How to Restrict Dynamic Allocation of Objects in C++?
C++ programming language allows both auto(or stack-allocated) and dynamically allocated objects. In Java & C#, all objects must be dynamically allocated using new.
C++ supports stack-allocated objects for the reason of runtime efficiency. Stack-based objects are implicitly managed by the C++ compiler. They are destroyed when they go out of scope and dynamically allocated objects must be manually released, using the delete operator otherwise, a memory leak occurs. C++ doesn’t support the automatic garbage collection approach used by languages such as Java & C#.
How do we achieve the following behavior from a class ‘Test’ in C++?
Test* t = new Test; // should produce compile time error Test t; // OK
The idea is to keep the new operator function private so that new cannot be called. See the following program. Objects of the ‘Test’ class cannot be created using new as new operator function is private in ‘Test’. If we uncomment the 2nd line of main(), the program would produce a compile-time error.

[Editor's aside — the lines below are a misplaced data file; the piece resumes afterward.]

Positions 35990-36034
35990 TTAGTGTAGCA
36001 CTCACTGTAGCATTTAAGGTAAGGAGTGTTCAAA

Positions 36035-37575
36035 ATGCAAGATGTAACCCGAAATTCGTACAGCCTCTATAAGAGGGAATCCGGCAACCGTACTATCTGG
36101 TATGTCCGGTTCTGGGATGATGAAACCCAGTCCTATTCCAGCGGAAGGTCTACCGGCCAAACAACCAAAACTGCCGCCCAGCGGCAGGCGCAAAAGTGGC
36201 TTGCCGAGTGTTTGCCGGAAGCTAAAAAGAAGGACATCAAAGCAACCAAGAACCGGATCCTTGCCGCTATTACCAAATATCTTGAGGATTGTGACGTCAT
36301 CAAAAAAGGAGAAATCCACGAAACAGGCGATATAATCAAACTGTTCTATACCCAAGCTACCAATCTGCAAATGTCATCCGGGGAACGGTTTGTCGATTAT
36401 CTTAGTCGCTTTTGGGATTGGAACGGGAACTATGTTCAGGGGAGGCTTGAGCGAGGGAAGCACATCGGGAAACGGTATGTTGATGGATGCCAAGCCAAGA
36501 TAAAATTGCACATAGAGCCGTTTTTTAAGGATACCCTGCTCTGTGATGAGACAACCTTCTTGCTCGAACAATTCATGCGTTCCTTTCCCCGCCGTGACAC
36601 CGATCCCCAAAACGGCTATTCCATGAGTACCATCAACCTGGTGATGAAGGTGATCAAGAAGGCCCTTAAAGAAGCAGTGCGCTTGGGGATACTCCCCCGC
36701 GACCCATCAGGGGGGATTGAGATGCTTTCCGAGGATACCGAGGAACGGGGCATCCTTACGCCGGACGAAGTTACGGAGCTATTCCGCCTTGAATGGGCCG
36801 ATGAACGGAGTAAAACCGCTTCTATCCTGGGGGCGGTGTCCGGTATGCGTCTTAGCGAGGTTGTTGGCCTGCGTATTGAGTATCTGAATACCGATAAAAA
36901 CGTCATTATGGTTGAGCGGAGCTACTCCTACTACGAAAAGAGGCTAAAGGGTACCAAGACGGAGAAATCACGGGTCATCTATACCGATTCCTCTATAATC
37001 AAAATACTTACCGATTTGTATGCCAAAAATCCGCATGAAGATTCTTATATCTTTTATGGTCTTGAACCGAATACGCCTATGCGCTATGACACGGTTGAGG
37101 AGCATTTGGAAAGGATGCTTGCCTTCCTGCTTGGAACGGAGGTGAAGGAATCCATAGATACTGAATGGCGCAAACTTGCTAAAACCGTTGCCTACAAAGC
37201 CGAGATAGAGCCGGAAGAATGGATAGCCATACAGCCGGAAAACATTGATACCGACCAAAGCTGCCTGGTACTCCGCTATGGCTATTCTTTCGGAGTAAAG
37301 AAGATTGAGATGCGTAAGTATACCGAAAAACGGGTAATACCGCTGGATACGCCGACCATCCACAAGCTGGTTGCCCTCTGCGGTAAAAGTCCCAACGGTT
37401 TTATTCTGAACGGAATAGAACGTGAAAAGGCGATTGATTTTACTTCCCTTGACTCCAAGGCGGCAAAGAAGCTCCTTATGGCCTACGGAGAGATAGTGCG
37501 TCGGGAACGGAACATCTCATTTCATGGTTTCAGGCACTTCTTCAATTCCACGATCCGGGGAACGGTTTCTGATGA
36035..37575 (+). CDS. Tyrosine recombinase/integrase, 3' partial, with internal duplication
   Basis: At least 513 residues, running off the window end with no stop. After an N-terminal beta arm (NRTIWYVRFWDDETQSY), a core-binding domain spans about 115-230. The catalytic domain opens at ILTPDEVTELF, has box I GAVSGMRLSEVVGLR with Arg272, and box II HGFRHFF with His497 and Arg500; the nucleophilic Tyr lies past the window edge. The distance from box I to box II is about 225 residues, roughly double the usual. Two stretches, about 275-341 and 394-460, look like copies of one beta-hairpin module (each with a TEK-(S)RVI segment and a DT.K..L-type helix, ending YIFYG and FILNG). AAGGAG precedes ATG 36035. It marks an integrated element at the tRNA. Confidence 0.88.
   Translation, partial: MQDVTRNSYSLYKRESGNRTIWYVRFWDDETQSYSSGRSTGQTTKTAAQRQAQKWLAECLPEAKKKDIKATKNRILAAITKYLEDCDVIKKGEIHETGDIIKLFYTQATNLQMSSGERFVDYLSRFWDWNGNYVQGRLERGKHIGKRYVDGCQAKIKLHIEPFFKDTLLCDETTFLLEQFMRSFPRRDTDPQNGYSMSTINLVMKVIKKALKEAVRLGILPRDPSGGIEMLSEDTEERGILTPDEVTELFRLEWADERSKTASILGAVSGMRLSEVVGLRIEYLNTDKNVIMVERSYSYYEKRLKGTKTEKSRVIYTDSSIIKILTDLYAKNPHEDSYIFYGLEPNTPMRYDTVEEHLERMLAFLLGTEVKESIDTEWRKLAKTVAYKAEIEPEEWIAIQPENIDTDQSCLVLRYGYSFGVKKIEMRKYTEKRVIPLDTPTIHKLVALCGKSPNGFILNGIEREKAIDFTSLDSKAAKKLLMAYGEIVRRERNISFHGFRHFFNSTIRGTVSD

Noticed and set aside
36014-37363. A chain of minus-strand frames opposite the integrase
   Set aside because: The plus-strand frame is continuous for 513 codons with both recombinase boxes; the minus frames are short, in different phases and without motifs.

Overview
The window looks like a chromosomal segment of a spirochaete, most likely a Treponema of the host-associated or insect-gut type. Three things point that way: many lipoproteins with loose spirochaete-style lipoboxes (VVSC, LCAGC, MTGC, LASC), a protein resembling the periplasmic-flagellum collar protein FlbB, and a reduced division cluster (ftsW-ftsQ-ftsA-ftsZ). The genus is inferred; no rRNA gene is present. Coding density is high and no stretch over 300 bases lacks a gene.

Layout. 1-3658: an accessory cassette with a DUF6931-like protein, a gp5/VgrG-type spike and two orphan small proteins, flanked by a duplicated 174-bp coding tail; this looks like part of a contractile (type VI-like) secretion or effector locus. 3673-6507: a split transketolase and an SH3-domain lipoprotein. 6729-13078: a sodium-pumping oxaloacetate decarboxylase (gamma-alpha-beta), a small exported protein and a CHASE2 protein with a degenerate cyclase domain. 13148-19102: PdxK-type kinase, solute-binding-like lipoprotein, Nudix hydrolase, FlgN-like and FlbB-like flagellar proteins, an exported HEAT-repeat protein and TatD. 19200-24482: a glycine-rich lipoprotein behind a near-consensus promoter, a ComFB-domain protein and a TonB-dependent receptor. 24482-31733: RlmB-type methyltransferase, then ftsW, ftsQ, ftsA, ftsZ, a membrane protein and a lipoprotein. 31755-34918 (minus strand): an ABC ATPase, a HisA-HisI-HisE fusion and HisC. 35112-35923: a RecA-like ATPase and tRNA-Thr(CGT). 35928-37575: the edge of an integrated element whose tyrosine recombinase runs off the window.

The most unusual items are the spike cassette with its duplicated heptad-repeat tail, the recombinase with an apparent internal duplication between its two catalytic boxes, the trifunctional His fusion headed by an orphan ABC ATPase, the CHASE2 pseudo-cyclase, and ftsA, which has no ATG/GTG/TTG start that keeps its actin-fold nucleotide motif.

Constructor is called x = 9 Destructor is executed
Also, it is a general query if we can allocate memory for the objects dynamically in C++?
Yes, we can dynamically allocate objects also.
- Whenever a new object is created, constructor, a member function of a class is called.
- Whenever the object goes out of scope, destructor, a class member function is called.
Time complexity : O(1)
Auxiliary Space : O(1)
This article is contributed by Pravasi Meet. Please write comments if you find anything incorrect, or you want to share more information about the topic discussed above.
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